The (Short) Story of Lead Paint
Long, long before the EPA, ancient artists discovered that lead carbonate made a luxurious white paint that dried fast and had a superior finish. Lead white, as it came to be called, became a mainstay. Until the 19th century it was the only type of white paint used in European paintings. Since lead worked so well on canvases, construction crews figured why not use it on houses and buildings, too. And they did. In droves.
Weirdly, as far back as the Middle Ages, scribes had hinted that lead seemed to have some gnarly side effects. Prolonged exposure to lead paint drove artists to epileptic fits, the monks noted, and sometimes stopped their hearts. But the allure of the toxic alabaster pigment was too great. No one paid any attention — until 1786, when Ben Franklin wrote a whole letter documenting his suspicions about lead.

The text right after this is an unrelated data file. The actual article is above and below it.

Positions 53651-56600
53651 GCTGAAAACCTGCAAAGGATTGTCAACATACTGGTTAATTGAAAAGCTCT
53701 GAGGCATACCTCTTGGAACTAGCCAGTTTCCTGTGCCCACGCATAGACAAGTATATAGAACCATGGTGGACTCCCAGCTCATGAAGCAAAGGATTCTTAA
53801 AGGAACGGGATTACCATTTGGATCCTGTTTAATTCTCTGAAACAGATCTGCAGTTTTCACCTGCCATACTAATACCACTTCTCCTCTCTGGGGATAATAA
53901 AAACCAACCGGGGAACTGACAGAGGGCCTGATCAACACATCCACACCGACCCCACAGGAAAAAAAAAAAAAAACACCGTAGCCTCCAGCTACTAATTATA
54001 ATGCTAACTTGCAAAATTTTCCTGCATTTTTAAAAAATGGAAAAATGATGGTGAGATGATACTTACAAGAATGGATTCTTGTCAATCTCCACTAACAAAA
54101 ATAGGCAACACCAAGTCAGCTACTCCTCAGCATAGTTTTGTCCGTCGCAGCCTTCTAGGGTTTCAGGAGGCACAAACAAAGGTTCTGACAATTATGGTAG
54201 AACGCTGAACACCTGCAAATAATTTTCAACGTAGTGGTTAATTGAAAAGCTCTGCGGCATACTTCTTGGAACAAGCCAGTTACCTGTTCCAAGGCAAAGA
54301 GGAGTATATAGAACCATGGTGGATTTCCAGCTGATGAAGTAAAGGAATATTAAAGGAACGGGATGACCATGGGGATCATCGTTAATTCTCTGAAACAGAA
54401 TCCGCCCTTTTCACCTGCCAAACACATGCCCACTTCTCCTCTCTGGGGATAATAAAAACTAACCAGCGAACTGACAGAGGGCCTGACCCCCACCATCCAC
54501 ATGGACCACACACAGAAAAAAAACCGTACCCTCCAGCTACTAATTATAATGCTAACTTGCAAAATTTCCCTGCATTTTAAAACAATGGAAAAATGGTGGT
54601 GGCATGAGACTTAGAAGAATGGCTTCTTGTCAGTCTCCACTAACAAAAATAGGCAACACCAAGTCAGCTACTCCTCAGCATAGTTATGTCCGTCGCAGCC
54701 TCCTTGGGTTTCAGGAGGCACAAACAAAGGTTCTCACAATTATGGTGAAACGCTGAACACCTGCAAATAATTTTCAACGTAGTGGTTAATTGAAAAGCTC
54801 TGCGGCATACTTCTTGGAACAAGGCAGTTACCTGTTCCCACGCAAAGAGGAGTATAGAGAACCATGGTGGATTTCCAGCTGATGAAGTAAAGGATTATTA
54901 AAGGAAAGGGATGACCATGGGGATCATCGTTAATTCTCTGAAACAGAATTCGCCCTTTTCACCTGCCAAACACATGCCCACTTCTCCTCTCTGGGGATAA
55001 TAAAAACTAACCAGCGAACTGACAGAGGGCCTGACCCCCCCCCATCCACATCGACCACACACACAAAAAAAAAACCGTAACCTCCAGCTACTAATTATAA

Old Ben’s letter is absolutely fascinating, and pretty scary, too.2 Franklin describes distilleries, printing houses, and drinking wells positively brimming with lead. But it’s also infuriating, considering that it wasn’t till another hundred years that world governments began to actually do something about it.
Germany sounded the alarm about lead paint first in 1886. France banned it completely in 1909. And across the Atlantic, in the Land of the Free?
Let’s just say we took our sweet time — thanks to persistent lobbying from the lead industry. Remember, it wasn’t until 1978 that we finally yanked lead paint off the shelves. By that time it was really too late to do anything. Lead was everywhere and it wasn’t going away.
FYI: The ancient Greeks knew something was up with lead. Nikander of Colophon, a philosopher, mirrored Ben Franklin’s concerns in 250 BCE. The ancient Romans didn’t get that memo. Centuries later, wealthy Romans were still using lead for everything, including: plates, forks, plumbing, makeup, and wine jugs. Needless to say, many of them dropped dead a few decades early.